Justin Teitle of Bettendorf says his family's partying like it's 1999.
He's Jewish. His wife is Lutheran. Their two children are Jewish. And Thursday was the only time any of them will ever see Thanksgiving and the beginning of Hanukkah fall on the same day. The next time the two coincide will be 79,000 years.
The rare holiday mashup has even its own name: Thanksgivukkah.
"We see it as a great chance for our kids to participate in something that isn't going to happen again, like New Year's Eve before the year 2000," Teitle said.
To get ready for the unique holiday, his children, Bennett, 6, and Lila, 9, drew pictures of a "menurkey," in which a menorah is shaped like a turkey, or vice versa.
His wife, Kristine, prepared cranberries and latkes, which are potato pancakes, for the day's feast. The rest of the fare was a mix of traditional foods of both holidays.
"She's a fantastic cook to begin with," he said, noting his wife did her own extensive research on how to make Jewish food from scratch.
Katie Franks of Bettendorf, a convert to Judaism, cooked four turkeys and lots of latkes as she prepared a blended holiday feast for 31 people.
"I'll do both mashed potatoes and latkes," she said beforehand. "Not everyone who's coming is Jewish."
A lot of food for Hanukkah is cooked in oil. Franks said the significance of that stems back to when the Maccabees, upon defeating the Greeks, rededicated a temple in Jerusalem. They only believed they had enough oil to burn one day. Miraculously, it burned for eight days.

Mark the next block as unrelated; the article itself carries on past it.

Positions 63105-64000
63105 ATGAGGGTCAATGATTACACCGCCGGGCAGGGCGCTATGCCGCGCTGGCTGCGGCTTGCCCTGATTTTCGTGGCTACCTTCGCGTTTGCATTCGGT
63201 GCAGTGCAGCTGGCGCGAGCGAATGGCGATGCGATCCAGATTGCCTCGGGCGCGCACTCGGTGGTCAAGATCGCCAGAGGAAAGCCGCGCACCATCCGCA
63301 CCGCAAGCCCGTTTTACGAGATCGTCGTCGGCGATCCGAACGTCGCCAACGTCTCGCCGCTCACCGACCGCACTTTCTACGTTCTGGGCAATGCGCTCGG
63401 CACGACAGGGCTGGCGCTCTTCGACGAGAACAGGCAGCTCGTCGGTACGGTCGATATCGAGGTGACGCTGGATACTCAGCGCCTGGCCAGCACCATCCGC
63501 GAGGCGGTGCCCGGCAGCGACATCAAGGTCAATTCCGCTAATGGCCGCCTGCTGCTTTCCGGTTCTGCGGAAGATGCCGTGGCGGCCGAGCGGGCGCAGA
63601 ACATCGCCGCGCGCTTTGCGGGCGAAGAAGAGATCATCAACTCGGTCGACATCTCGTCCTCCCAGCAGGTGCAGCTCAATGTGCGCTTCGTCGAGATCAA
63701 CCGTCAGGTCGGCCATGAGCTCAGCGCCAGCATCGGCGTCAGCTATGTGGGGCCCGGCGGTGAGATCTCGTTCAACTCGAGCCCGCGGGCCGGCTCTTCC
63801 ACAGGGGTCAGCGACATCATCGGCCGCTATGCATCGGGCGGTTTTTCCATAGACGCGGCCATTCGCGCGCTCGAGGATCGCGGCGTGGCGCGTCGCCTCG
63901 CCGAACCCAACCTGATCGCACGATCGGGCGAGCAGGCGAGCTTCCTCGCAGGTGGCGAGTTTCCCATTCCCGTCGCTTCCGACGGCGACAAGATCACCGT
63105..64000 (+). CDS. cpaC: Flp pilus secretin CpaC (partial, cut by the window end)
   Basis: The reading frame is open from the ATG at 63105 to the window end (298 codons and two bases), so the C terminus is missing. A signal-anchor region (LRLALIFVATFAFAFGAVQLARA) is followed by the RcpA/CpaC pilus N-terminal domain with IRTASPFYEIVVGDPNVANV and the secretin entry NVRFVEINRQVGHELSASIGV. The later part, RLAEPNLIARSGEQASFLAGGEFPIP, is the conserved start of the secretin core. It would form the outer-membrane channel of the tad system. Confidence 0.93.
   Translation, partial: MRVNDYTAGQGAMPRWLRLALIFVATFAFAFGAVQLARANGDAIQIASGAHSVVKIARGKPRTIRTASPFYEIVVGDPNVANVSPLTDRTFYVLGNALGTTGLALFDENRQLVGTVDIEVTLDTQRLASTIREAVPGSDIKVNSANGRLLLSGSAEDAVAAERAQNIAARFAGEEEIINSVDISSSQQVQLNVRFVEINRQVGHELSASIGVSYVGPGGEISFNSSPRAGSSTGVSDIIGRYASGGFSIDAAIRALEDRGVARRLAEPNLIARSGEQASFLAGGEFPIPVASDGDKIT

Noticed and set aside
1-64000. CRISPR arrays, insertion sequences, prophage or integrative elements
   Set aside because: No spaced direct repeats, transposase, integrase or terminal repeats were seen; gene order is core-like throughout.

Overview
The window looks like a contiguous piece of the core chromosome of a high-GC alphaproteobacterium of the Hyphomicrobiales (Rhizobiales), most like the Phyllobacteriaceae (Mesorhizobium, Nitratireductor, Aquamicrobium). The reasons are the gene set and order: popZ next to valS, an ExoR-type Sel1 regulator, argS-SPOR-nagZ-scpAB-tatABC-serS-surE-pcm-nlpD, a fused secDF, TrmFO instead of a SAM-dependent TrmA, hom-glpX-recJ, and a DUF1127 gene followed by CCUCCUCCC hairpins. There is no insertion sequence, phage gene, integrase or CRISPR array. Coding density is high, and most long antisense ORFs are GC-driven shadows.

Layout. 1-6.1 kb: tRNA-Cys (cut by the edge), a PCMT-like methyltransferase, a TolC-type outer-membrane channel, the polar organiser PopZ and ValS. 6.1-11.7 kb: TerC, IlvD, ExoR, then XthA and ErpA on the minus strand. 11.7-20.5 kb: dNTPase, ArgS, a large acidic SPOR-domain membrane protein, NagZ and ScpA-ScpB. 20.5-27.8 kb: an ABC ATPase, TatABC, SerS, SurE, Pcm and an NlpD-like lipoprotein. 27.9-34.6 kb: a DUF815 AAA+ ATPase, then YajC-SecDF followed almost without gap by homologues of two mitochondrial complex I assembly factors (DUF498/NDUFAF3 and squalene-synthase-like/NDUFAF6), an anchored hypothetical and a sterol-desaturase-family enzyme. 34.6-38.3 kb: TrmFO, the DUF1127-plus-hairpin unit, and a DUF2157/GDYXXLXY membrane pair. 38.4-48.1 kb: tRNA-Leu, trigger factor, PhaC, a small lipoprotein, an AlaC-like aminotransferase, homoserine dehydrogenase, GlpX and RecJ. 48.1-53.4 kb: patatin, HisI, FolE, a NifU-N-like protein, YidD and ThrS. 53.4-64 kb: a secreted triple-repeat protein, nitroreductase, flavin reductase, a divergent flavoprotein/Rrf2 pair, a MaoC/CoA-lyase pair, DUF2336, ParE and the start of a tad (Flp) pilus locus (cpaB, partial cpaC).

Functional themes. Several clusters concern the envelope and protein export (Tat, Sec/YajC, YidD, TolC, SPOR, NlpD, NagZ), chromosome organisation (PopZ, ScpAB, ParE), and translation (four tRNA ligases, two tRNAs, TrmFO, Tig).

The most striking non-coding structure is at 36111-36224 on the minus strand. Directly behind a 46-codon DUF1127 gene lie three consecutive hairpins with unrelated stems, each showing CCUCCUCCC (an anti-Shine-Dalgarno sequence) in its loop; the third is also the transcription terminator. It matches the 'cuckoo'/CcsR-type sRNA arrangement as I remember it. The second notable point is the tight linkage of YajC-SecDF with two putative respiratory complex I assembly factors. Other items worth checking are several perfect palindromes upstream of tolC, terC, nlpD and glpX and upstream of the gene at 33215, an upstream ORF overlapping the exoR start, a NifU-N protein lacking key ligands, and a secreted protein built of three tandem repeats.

Hanukkah, like all Jewish holidays, is celebrated after sundown. Lighting the menorah and spinning the dreidel are among family activities.
Hanukkah and Thanksgiving have much in common, two area rabbis said.
"Hanukkah is about thanking God for miracles," said Rabbi Shneur Cadaner, director of Chabad Lubavitch of the Quad-Cities, Davenport.
Rabbi Henry Karp of Temple Emanuel, Davenport, said blending the two holidays is an "easy fit."
Karp said American Pilgrims referred to the Biblical Jewish holiday of Sukkot when creating the first Thanksgiving. Both holidays are about giving thanks, he added.
"Hanukkah is all about religious freedom," Karp said. "That’s very much an American principle. It's the first amendment of the Constitution. Every Thanksgiving we're grateful to live in America and be able to worship as Jews."
Teitle said Hanukkah has more in common with Thanksgiving than with Christmas, which it is more often associated because it typically falls near the Christian celebration.
Though some of Teitle's Christian friends even confuse Hanukkah as "Jewish Christmas," he said it was never meant to be about gift giving but about giving to charity.
"It's probably not a bad thing it's falling a good distance from Christmas," he said. "When Hanukkah is not in the shadow of Christmas, when the two are separated, it gives us a chance to focus on them individually."